Elias is an old friend of mine. He’s made a few web-series for which I wrote some music and we’ve played in a band together for a few years. He and I developed a solid creative trust through these various projects that even though “I want you to run around in a park in a gorilla mask for 2 hours” is such a strange suggestion, I knew he could put together something quite interesting. When he sent me the finished project, I was excited with his work. There’s this hypnotic quality that’s accentuated when the camera shakes slow motion.
When I first wrote the song, my friend Michelle (who helped produce the song with Séan) and I spent a long time talking about filming a dog having a wonderful day on the beach. Her dog is an adorable, excitable shitzu-poodle named Fatsumo and I had a hard time thinking of any other ideas for the song. I wanted people to scroll through Instagram, see a puppy, and turn on the sound to a frightening surprise. I’m especially happy that in the final video we happened upon a golden retriever who was not camera shy in the slightest.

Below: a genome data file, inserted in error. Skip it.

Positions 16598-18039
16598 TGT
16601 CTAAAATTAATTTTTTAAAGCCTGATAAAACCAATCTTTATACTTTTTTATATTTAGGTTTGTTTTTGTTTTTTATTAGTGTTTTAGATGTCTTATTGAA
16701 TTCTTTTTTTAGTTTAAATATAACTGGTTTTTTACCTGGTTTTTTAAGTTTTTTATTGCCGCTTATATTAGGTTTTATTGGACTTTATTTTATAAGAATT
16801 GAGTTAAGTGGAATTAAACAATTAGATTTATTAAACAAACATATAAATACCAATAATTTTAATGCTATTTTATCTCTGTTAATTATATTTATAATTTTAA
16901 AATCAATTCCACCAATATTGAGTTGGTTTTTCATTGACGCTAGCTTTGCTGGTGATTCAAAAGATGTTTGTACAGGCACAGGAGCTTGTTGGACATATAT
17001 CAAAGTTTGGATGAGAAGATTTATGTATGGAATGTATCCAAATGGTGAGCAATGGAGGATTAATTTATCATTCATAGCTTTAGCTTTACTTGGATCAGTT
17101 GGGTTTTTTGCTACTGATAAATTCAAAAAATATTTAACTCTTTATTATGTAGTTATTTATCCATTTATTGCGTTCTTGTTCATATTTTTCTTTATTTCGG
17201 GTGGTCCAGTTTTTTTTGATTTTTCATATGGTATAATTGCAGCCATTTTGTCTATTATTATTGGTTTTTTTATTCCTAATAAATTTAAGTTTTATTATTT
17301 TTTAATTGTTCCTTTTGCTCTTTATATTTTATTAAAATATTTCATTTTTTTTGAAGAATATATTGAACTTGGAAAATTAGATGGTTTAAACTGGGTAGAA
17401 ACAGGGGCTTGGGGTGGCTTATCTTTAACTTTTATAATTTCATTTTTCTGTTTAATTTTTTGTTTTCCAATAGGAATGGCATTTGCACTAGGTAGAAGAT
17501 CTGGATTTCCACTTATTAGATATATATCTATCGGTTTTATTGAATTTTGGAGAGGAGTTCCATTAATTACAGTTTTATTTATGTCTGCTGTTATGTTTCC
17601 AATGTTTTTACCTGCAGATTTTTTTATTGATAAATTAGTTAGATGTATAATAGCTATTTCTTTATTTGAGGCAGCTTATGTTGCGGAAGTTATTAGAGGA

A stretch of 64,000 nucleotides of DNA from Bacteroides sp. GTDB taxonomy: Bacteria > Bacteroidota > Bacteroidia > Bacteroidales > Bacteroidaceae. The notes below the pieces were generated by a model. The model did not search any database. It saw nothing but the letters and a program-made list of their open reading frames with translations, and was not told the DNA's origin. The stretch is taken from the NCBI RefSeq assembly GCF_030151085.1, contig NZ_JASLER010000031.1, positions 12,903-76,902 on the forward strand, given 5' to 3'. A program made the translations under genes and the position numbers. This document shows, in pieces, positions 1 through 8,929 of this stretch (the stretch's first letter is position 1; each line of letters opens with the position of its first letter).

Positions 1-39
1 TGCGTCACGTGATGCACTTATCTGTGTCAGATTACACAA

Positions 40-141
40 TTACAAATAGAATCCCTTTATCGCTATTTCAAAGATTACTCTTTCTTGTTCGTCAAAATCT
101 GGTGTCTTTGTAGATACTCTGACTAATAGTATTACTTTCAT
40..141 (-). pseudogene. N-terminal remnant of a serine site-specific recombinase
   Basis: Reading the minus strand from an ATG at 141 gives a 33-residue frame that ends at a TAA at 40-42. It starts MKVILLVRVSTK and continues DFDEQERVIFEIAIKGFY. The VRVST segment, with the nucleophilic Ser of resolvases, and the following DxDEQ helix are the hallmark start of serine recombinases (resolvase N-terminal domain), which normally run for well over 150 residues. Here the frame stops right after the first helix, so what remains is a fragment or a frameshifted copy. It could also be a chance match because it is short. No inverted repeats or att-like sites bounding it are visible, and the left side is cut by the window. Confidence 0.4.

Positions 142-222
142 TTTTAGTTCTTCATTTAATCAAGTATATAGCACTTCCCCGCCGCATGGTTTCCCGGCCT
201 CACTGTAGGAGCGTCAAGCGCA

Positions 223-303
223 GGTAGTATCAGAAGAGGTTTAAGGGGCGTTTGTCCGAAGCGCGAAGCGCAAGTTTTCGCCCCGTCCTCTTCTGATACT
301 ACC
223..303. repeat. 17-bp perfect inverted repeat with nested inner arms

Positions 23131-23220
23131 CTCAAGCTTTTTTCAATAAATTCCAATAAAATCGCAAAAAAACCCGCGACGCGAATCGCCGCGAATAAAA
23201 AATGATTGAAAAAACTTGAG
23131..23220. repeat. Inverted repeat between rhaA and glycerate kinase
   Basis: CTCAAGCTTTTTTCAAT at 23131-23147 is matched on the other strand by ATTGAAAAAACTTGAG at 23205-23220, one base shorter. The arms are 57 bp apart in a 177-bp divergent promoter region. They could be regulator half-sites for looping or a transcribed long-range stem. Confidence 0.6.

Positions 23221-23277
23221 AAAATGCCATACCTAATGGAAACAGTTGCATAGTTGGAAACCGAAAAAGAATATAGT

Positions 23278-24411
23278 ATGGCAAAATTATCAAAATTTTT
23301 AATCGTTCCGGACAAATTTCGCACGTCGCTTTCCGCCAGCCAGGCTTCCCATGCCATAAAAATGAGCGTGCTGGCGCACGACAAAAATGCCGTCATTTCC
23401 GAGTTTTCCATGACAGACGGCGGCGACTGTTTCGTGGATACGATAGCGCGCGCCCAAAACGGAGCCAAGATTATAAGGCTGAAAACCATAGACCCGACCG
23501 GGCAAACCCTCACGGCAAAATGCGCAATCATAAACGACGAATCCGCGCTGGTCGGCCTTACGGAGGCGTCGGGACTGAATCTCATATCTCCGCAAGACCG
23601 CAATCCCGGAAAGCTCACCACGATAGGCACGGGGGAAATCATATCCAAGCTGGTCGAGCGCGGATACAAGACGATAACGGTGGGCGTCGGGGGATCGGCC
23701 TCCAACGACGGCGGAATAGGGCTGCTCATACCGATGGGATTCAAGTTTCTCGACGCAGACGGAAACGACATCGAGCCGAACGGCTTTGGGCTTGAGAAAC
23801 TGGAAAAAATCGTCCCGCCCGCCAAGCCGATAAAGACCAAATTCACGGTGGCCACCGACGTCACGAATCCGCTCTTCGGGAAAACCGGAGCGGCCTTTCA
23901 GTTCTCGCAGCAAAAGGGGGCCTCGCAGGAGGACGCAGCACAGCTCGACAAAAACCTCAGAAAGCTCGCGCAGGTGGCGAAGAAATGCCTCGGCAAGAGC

The single comes off your new album Retroactive Rock Record – what’s the story behind the title?
I think there’s a fine line for finding a good title—on one side is a burdensome pretentiousness and the other is overwhelming stupidity. There may be a very good title somewhere in the middle of those extremes. Maybe one that’s not too on the nose or that needs to be in the lyrics of one of the songs, but still manages to capture something substantive about the work. There’s a cold, almost legislative sound to the title, but I felt like it worked for the overall mood.
I think the title may have been an unintentional play on “Forgiveness Rock Record” by Broken Social Scene. But I wasn’t in the headspace of writing about relationships, connection, or absolution. I felt like a lot of rock and rock adjacent music in the Toronto scene hinged heavily on older ideas—like structures found in classic rock, folk rock, jangle pop, pop punk, and hardcore. I don’t have a problem with those styles, but I couldn’t fit what I was writing comfortably into those genres. I think in order to progress as an artist, I needed to go back and look at the form (which I do adhere to) and find a way to work around it, bend it to work for me.